Monday, March 12, 2007

Don't Be Anna - Name Guardians for Minor Children

Category: Estate Planning

Continuting our series of what we can learn from the Anna Nicole Smith situation, she did not name a Guardian for her daughter. Putting the unique questions of paternity aside, this case highlight why all parents must have Wills.

I have said it before, but it bears repeating - If you have minor children, you MUST HAVE A WILL TO NAME GUARDIANS IF YOU DIE. If you do not have a Will, you HAVE NO GUARDIANS.

General statistics say 7 out of 10 people don't have a Will. The reason I most frequently hear when I ask why people don't have a Will at semiars: "I don't have enough assets." My response: "Do you have children?" Because if you do, the Will is the only place that you can name a Guardian. The reason I most frequently hear about why there is no Guardian: "We can't decide between Relative A and Relative B." While this is a hard decision, as parents it is one you need to make. If you can't decide, you expect a judge who doesn't know you, your family, your children or your value to make a better decision? And, if you are concerned enough that your children aren't raised by Relative A, shouldn't you make provisions so that can't happen? Putting it in the hands of a court is like playing roulette with your children's rearing. A clear case of "Don't Be Anna".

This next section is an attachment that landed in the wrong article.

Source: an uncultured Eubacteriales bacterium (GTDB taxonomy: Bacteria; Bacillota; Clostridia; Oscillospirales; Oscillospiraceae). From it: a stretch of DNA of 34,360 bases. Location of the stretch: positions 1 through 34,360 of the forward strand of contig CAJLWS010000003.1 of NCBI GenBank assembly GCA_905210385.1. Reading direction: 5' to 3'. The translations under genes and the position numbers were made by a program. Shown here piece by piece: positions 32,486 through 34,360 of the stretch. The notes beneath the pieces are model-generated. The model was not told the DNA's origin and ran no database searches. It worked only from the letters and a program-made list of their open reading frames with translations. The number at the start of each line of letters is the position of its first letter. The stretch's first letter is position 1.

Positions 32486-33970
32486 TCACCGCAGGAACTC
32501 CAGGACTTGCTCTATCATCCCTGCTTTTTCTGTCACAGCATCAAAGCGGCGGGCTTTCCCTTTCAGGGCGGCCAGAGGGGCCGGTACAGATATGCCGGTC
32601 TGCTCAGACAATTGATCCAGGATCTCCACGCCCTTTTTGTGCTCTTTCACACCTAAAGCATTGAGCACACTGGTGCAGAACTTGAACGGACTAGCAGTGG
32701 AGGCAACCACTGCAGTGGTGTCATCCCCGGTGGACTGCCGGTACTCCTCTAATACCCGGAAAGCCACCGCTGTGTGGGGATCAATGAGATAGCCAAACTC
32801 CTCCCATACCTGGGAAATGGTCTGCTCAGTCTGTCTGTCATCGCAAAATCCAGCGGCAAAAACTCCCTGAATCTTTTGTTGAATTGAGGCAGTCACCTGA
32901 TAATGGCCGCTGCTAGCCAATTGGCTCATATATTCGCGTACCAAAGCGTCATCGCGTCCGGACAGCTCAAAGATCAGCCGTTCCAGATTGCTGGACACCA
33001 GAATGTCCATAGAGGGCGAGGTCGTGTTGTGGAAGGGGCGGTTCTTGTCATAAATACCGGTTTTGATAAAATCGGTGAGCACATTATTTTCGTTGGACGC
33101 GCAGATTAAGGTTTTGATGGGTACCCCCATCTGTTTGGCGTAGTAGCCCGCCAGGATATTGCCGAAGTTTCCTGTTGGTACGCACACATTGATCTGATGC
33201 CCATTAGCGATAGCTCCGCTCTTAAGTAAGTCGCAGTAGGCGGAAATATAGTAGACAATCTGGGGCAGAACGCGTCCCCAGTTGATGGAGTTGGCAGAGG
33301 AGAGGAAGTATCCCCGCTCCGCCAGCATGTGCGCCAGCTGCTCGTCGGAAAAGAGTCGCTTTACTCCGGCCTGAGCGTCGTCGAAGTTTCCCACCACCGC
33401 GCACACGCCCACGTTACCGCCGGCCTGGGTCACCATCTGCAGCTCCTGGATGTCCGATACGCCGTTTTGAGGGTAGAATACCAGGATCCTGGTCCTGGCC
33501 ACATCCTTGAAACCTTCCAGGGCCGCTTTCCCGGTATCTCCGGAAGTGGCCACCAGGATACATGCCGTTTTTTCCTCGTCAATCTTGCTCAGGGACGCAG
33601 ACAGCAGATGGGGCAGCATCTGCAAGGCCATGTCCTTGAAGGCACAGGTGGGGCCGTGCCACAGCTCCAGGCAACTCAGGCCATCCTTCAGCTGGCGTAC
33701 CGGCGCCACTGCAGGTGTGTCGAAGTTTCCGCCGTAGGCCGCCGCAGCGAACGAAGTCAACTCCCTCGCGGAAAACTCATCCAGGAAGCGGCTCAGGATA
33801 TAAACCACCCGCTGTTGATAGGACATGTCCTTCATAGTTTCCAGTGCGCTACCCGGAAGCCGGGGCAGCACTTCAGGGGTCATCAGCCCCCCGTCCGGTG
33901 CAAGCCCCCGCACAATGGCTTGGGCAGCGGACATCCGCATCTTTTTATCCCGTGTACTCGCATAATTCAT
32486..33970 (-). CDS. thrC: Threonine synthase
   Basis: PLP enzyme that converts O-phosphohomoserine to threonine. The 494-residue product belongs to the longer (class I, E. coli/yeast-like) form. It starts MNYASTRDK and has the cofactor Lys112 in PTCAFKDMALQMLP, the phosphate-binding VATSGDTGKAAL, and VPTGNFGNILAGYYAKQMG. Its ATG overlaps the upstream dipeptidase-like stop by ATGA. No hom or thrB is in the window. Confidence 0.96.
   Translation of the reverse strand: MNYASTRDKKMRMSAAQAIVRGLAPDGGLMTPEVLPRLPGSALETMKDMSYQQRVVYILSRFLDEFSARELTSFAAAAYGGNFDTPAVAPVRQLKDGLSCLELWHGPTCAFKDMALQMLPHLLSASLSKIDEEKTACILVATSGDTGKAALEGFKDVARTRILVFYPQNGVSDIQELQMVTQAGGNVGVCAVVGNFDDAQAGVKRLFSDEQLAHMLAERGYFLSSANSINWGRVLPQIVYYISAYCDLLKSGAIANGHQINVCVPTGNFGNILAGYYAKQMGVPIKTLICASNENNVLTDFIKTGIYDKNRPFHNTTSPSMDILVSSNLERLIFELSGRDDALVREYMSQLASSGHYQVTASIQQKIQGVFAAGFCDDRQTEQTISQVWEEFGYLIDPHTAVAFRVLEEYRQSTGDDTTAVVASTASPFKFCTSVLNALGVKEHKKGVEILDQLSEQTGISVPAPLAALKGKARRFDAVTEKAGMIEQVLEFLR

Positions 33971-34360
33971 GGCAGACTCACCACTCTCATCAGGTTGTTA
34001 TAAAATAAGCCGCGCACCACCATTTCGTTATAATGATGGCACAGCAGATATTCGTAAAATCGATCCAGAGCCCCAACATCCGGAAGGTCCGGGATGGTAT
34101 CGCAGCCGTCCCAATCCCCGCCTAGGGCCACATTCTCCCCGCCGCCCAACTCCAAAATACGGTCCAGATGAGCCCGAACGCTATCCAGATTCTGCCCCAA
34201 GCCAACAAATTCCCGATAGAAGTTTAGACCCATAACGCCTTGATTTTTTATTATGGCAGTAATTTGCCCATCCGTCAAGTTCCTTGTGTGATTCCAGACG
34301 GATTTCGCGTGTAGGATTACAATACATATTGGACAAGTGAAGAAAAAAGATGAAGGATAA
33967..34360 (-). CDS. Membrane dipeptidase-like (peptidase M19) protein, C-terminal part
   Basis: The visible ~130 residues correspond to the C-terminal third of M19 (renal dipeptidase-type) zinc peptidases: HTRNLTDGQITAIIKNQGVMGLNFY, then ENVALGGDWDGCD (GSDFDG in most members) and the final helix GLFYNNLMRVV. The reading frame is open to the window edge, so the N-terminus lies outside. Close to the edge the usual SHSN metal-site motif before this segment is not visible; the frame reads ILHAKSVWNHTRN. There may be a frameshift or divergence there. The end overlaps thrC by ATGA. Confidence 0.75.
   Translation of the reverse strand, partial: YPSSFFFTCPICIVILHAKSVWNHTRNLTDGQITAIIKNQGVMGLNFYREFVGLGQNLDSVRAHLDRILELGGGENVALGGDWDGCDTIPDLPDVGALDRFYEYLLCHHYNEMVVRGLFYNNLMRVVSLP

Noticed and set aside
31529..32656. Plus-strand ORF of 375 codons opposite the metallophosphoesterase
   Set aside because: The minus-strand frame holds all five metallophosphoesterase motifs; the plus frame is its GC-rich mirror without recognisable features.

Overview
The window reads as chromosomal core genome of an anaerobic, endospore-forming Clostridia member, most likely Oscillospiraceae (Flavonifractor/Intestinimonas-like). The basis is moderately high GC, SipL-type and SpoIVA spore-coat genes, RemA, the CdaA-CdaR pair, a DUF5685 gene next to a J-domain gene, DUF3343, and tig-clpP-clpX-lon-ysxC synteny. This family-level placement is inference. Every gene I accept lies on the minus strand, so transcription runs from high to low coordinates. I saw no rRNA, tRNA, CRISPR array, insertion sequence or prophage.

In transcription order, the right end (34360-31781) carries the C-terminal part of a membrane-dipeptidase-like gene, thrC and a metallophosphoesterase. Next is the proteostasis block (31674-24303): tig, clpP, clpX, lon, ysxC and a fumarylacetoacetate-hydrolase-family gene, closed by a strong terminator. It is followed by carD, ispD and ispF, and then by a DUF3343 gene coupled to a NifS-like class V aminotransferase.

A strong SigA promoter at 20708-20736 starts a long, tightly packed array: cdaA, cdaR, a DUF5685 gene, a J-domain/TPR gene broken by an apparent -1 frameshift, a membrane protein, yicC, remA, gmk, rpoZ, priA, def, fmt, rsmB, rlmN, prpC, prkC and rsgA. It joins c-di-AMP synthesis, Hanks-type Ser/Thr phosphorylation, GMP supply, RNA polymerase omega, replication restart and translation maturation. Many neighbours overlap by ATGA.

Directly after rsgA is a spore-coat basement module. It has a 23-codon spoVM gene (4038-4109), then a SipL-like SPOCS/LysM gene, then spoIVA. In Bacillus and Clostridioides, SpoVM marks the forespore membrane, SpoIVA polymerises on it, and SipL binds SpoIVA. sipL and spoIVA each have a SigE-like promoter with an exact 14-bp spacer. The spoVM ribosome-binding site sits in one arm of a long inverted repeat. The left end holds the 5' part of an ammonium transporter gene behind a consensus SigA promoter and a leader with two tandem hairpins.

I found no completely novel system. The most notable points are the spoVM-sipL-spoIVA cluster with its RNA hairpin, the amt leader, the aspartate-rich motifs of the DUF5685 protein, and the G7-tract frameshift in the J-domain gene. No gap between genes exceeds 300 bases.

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At 4/02/2007 8:21 PM, Anonymous Anonymous said...

Curious about NJ law. In Oklahoma nomination of guardian by a parent for a minor child must be "by will or by other written instrument...." Our practice is to name a guardian of a minor in the partent's durable power of attorney and their will, thus it is effective both when parent is incapacitated AND after death. Some Court's have ruled a nomination in Will is ONLY effective upon a parent's death.

Scott B.


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